Drug Interactions
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Drug Research ◽  
2021 ◽  
Author(s):  
Cemal Parlak ◽  
Özgür Alver ◽  
Cecil N.M. Ouma ◽  
Lydia Rhyman ◽  
Ponnadurai Ramasami

The proverb “Old is gold” is applicable in drug discovery and the proverb “All that Glitters is not Gold” is also appropriate. In the COVID-19 era, there has been a race for drugs to be effective against SARS-CoV-2. There are reports about the uses of Remdesivir and Favipiravir as existing antivirals against virus but none have been conclusive so far. In the attempts for innovations, the combination of drugs is also under trials. Therefore, we used the density functional theory method and quantum theory of atoms in molecules to investigate drug-drug interactions involving Remdesivir and Favipiravir. The computed parameters were related to the antiviral actions of both drugs together. The results indicate enhanced antiviral activity and it will be worthy to consider additional investigations with the combination of these two drugs.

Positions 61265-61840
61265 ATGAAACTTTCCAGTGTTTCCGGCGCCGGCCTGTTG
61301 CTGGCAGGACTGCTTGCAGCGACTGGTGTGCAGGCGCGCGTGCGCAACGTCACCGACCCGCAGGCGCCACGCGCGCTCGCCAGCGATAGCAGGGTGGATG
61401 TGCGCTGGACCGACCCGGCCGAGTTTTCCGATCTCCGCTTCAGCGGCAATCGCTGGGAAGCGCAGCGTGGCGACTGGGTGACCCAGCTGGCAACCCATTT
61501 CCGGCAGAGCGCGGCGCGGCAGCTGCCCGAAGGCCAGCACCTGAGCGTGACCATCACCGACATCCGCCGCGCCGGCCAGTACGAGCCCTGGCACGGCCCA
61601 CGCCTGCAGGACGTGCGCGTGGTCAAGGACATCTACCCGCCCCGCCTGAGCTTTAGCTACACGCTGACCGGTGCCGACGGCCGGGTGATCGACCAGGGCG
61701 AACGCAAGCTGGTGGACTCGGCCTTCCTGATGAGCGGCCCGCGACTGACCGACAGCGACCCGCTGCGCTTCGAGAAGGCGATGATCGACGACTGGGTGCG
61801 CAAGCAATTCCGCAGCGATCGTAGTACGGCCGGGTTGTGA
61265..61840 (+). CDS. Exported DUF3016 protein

Author(s):  
Archana Balasubramanian ◽  
Raksha Sudarshan ◽  
Jhinuk Chatterjee